Macon City Council remained skeptical Tuesday of Mayor Robert Reicherts contention that all buildings in Central City Park should be handed over to Bibb County on July 1, but council members indicated they plan to take up the issue again within two weeks.
The council tabled an ordinance last week to change the city charter and allow handover of the park. The service delivery deal city and county signed last year stipulates that the park and all recreation-related buildings in it be turned over as part of a larger transfer of land, employees and responsibility from the city to the county.
The service delivery agreement says the transfer is to exclude buildings in Central City Park that arent used for recreational purposes. Tuesday, a dozen of the 15 council members heard Mayor Robert Reicherts justification for not exempting any buildings. Council members Henry Ficklin, Lonnie Miley and Nancy White were absent from the non-voting work session.
It is the mayors position that all buildings in Central City Park should be considered as recreational use, Internal Affairs Director Keith Moffett said.
If thats the case, Council President James Timley asked, why did the service delivery agreement include an exemption at all?
Reichert said at that point the administration hadnt decided whether some might be exempt. But upon examination, he decided it would be cleaner and easier for the county to take and maintain the whole package.
Answering Councilwoman Beverly K. Olson, Reichert said Luther Williams Stadium doesnt fall under that specific provision, but the stadium also is to go to the county under a different part of the agreement.
Moffett said if the city needs storage space in the park, the county has agreed to lease unused buildings there back for $1 per year.
Reichert asked the council to take up the ordinance at its next meeting. There was debate over how to get it back before a committee for discussion. Timley and Councilman Ed DeFore indicated that a special Public Properties Committee meeting could be held just before the regular April 3 council meeting.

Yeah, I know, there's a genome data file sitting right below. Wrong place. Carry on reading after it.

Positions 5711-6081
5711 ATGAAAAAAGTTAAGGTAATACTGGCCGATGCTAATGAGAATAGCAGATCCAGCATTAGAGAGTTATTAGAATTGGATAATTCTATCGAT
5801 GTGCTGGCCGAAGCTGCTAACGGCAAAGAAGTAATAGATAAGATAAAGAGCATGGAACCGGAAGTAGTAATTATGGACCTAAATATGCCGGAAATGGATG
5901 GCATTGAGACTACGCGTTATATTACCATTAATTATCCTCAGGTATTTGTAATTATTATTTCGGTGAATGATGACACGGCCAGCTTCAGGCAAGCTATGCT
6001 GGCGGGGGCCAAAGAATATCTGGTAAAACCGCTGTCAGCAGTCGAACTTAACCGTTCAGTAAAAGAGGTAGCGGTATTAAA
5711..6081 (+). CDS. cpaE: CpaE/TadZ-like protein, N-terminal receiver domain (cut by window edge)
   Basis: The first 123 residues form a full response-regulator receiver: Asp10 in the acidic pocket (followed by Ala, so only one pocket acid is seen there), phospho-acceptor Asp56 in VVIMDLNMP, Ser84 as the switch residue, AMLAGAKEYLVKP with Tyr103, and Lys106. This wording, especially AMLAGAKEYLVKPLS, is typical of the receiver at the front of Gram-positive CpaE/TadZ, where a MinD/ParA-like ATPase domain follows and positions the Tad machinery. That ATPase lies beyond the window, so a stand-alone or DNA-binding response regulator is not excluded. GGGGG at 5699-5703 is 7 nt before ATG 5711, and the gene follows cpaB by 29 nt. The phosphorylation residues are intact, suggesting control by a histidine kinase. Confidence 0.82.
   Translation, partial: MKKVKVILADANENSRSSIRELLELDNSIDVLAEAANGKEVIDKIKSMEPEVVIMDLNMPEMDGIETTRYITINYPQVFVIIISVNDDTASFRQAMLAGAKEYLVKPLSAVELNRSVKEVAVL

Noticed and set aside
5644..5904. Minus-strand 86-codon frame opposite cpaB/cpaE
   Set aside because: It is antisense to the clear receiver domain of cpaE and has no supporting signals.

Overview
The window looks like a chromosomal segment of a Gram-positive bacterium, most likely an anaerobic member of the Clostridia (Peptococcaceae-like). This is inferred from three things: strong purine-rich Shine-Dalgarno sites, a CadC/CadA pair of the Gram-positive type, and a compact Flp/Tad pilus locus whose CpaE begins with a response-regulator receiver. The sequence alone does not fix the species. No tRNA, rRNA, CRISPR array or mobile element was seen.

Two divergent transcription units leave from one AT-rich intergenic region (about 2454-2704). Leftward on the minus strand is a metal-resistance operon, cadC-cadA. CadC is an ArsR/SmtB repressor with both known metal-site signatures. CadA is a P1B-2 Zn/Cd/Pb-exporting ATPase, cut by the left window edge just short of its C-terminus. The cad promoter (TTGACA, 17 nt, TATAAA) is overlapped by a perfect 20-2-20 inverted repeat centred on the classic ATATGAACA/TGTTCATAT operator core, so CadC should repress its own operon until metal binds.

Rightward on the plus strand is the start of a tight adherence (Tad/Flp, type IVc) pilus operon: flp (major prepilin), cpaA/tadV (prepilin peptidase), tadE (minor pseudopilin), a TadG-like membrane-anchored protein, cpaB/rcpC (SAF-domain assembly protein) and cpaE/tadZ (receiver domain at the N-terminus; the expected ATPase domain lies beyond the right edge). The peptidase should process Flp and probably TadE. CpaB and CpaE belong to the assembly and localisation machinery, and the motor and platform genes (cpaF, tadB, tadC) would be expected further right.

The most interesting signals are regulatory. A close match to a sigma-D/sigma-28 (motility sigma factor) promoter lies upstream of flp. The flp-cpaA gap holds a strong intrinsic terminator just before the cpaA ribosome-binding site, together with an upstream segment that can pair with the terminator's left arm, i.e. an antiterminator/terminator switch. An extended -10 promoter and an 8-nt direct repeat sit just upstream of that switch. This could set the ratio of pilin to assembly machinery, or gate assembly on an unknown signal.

Minority contracting push
Reichert touched off a long debate by suggesting he would veto an ordinance that makes it easier for women and minorities to get city contracts. He said he actually favors the goal, but he noted that a proposal by Councilman Frank Tompkins didnt include an effective date.
Im more than happy to put this in place and implement this, but its going to take some time, Reichert said. The policy would require hiring a couple more employees, and cost perhaps $100,000, which must be found somewhere, he said. Reichert wanted to veto it and ask the council to once again pass it with a specific implementation date -- after the July 1 start of the next fiscal year.
Im suggesting Sept. 1, he said.
That drew quick complaint from some council members, notably Councilwoman Elaine Lucas.
I cannot understand why there would ever be an administration that would have a problem with going ahead and accepting this kind of legislation, especially in light of the fact that this is long overdue -- and you know it, she said.
Lucas scoffed at Reicherts professed agreement with the ordinances intent, suggesting that he was acting at the behest of some entities in this community that get every single contract.
I just dont believe youre being sincere with us, she said.
Tompkins, the ordinances primary sponsor, delivered a long, prepared speech that boiled down to emphasizing how much he cared about the issue. He asked Reichert if it could be implemented by Aug. 1.
Reichert said the administration would make every effort to do so, preparing to hire the necessary compliance officer by July 1. Afterward, he said he probably would not veto the ordinance, but would leave it unsigned, thus giving himself a few extra days before it formally goes into effect.
CAO, finance reshuffle
Macon Finance Director Dale Walker is getting a semi-permanent promotion, according to a letter that Reichert gave council members Tuesday.
Since late September, Walker has been both finance director and interim chief administrative officer. As of April 1, however, he will serve exclusively as interim CAO, while Assistant Finance Director Megan McMahon will move up to the interim finance directors job.
Walker became city finance director in May 2011, but a few months later CAO Thomas Thomas left for another job, and Reichert appointed Walker to the CAO position as well.
Council members questioned whether it was possible, or even legal, for him to hold both jobs. For the past couple of months the administration has maintained that Walker would wear both hats indefinitely.
Reichert has said the city did search for a new CAO, but several promising prospects backed away after learning the job might only last a couple of years if the city and county consolidate.
To contact writer Jim Gaines, call 744-4489.